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Tags: autumn, barn, farm, great falls, great falls national park, landscape photography, photography, Photography Tips, rural, scenery, virginia
Categories : General, Photography Tips
My photography tip or thought for the day has to do with taking a scene for granted. Long story short, when you’re looking at a scene, keep in mind that you may be able to get “that” photograph again. For a short story made longer, read on:
I first saw the barn in the photo below about 5 years ago. It’s located just off of Georgetown Pike (Northern Virginia) on the way to Great Falls National Park. I thought that it was an interesting photo subject but there was no where to park. I drove past the bard about 2-3 times a year for the next 4 years. Every time I visited Great Falls I thought about how I could get a photo or two of it. Eventually this past fall I sucked it up. I pulled my car off of the road and parked in some high grass. It was probably a spot that had no business being parked on. Anyone that has driven this road can probably picture the lack of “pull off” parking. I walked about 100 yards to the opening in the tree line that allowed me to capture the shot below.
Why do I tell you all of this? Well a few weeks ago, I took a drive to Great Falls shortly after the back to back blizzards (B^3 would have been a clever name). It was a day that there certainly no where to stash a car off of the side of the road because of 4 snow plowed embankments. I was curious to see the barn in a winter like scene as I had never gone to Great Falls with snow on the ground. As I approached the barn, I saw that the scene was no more. The roof had collapsed under the weight of the snow and I would guess that the barn will be demolished in the near future.
So with this photo of a barn in mind, I suggest taking a photograph of a good scene when you find one because it might not always be there for the taking.
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Tags: art, artistic, design, great falls, landscape, landscape photography, long exposure, marketing, photography, potomac river, virginia, wall art, waterfall
Categories : Photographs
I was able to get out this weekend and take some pictures around the Washington, DC area. I ended up visiting Scott’s Run Nature Preserve in Fairfax County after spending some time at Great Falls National Park. My trip to the preserve resulted in one solid image.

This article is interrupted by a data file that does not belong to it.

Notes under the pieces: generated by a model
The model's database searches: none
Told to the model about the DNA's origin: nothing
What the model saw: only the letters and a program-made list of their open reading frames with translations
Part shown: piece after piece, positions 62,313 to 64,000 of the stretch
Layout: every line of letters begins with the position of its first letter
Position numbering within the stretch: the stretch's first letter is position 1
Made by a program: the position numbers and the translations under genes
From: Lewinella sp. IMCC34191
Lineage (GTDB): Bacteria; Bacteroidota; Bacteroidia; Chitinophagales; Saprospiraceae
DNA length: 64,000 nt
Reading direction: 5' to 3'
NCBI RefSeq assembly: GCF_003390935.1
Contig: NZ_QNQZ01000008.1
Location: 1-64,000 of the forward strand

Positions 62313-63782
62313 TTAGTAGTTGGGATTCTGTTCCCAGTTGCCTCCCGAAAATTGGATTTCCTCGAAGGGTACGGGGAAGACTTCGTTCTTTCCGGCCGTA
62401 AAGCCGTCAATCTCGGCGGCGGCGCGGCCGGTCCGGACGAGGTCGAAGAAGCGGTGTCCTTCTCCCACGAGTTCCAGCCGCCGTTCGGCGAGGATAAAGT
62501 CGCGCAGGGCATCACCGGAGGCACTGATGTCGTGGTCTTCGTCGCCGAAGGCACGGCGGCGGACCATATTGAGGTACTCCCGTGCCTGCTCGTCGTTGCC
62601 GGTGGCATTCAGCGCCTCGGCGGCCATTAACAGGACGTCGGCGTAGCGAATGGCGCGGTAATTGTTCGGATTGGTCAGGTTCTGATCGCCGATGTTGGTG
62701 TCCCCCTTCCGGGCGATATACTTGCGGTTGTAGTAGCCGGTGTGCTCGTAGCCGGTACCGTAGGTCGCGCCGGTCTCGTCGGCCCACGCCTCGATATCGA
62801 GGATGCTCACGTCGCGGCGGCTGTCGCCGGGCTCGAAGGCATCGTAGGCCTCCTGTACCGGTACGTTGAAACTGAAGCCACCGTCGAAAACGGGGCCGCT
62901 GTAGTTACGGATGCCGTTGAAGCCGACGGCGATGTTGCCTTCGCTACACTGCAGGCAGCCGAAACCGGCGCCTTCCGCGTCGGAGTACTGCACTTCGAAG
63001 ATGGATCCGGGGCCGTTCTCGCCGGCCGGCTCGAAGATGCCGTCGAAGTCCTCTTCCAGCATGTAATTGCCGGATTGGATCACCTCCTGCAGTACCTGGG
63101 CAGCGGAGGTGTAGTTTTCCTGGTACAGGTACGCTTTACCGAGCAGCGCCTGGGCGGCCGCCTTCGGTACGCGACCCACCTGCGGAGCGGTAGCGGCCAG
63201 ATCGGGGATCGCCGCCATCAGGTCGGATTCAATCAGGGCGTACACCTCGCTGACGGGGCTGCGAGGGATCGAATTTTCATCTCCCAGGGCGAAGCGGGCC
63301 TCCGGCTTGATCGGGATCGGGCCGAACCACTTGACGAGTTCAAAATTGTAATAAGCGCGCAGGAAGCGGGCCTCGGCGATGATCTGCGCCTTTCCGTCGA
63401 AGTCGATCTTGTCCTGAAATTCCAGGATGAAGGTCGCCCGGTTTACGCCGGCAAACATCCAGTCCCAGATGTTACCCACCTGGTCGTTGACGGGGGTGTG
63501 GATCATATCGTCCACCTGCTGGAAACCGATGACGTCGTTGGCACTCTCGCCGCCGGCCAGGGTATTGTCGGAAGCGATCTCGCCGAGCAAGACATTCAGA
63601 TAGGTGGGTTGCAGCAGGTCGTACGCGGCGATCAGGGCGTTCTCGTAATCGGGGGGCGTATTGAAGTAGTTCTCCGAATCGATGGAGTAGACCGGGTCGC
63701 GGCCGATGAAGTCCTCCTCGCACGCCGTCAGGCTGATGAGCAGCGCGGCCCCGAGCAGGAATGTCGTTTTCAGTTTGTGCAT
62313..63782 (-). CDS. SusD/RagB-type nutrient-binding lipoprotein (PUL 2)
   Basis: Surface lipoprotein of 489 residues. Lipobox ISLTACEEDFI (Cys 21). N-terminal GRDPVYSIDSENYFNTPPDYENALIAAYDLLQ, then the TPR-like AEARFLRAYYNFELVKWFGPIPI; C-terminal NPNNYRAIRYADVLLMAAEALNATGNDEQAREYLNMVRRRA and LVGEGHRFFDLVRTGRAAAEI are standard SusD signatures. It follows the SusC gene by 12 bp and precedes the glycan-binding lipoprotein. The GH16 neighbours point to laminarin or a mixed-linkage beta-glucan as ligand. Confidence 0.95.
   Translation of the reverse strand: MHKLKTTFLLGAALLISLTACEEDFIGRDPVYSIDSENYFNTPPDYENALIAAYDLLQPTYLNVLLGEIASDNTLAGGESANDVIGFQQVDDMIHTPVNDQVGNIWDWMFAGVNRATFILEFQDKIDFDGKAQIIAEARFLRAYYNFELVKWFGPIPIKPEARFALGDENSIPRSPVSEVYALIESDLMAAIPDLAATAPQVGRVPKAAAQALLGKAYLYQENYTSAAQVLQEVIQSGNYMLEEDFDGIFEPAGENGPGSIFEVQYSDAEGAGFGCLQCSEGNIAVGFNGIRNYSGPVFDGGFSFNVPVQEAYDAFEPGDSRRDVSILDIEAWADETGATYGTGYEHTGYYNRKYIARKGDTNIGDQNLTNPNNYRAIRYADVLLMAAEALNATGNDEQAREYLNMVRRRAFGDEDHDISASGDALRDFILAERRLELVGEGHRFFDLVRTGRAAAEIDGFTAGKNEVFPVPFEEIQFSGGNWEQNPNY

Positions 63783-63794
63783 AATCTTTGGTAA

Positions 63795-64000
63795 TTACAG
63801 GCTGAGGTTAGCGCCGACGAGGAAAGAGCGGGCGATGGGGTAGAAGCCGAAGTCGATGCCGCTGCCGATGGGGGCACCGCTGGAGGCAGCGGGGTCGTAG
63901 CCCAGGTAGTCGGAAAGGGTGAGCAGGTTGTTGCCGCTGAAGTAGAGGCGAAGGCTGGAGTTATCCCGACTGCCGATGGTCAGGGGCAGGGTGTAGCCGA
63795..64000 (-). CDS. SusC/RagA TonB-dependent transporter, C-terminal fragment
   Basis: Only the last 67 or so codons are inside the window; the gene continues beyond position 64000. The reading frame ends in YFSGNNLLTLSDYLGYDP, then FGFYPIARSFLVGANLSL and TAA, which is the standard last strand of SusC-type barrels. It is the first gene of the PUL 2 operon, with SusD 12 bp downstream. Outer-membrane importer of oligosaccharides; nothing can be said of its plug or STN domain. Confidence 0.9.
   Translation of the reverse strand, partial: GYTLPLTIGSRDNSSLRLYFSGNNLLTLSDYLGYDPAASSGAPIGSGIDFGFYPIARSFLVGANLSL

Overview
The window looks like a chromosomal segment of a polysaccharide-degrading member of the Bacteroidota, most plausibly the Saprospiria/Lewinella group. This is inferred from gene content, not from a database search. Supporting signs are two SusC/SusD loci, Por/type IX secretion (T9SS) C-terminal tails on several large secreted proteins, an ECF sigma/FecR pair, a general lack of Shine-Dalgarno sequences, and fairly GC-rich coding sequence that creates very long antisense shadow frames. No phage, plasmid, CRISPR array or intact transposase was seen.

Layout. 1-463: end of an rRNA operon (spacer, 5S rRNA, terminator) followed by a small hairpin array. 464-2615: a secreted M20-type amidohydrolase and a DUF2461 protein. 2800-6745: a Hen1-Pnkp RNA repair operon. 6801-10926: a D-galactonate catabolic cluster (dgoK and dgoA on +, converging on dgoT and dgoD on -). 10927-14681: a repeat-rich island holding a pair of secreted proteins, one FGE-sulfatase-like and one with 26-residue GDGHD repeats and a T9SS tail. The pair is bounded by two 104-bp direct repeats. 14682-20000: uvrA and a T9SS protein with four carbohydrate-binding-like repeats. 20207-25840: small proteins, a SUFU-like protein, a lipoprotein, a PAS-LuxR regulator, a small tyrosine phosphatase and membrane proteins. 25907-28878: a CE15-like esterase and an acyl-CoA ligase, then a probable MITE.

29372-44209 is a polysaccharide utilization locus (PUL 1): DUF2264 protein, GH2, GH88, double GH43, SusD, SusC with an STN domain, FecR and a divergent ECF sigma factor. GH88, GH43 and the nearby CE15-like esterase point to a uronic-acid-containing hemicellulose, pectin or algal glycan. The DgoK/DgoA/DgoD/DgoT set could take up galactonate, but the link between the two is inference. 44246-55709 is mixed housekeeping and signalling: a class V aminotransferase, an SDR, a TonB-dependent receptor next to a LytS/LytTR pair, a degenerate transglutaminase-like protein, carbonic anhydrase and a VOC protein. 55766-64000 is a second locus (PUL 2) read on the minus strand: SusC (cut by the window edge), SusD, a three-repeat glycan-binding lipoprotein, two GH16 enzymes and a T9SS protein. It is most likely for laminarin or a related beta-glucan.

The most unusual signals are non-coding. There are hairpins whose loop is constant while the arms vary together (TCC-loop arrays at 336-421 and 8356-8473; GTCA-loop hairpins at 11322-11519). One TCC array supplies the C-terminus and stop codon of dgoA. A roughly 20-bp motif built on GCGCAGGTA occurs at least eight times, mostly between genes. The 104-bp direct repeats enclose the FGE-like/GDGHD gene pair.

The waterfall at the nature preserve is less than a mile walk from the parking area off of Georgetown Pike. The first 2/3 of the walk is easy, but the end you go up and over a fairly steep hill that is covered in stone and not the easiest surface to walk on. I was lucky to come to the preserve on a nice sunday day and when the trees were in full autumn color.
Some other autumn shots can be found here.
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Tags: artistic, great falls, landscape, long exposure, national park, photography, Photography Tips, potomac river, virginia, washington dc, waterfall
Categories : Photography Tips
When I started out with photography, my goal was to take pictures of places.
Great Falls of the Potomac
These pictures had to include enough of the surrounding context to allow the viewer to understand what he/she is looking at. The shot to the left is a good example. Anyone that has ever been to Great Falls National Park in Virginia will recognize this scene as being the falls. Time and many photos eventually led me to seek out a greater challenge than taking a nice photo of a nice place. The challenge became to show that place from a different point of view; Not the view that people always see.
Great Falls of the Potomac from a different perspective.
The photo to the right, one of my favorites, is a prime example of finding a unique perspective. Most people would not recognize the location just by looking at this photograph. This image is probably an area that makes up less than 1/100 of the previous photo, but it provides a much more unique scene. How did I capture this composition? I promise that I was not in the river on a boat, though many people do enjoy kayaking this area. I allowed a telephoto lens to bring the scene closer to me. Utilizing this lens, I was able to create a photograph that provides a stronger composition, one dictated by me, not by the natural setting. Carrying a tripod with me also allowed for a longer exposure that made the water silky and the image appear far more artistic.
To capture this photo, I had to do a fair bit of extra work. This was taken from very close to the water level. I had to climb down a rocky ledge and walk over some rocks through an area that would be flooded out when the river is higher. The challenging walk was worth it both because it was a good spot to shoot some photography and a calm place to sit quietly and enjoy the river.
So to summarize this post, don’t be afraid to look for a scene within a scene when trying to create better photographs. Some helpful ways to accomplish this:
- walk around; look around; challenge yourself
- utilize the different length lenses you might have
- try different exposure times especially when working with water
- look at the work of other photographers for inspiration and ideas, but incorporate it into your own style, don’t just try to duplicate it!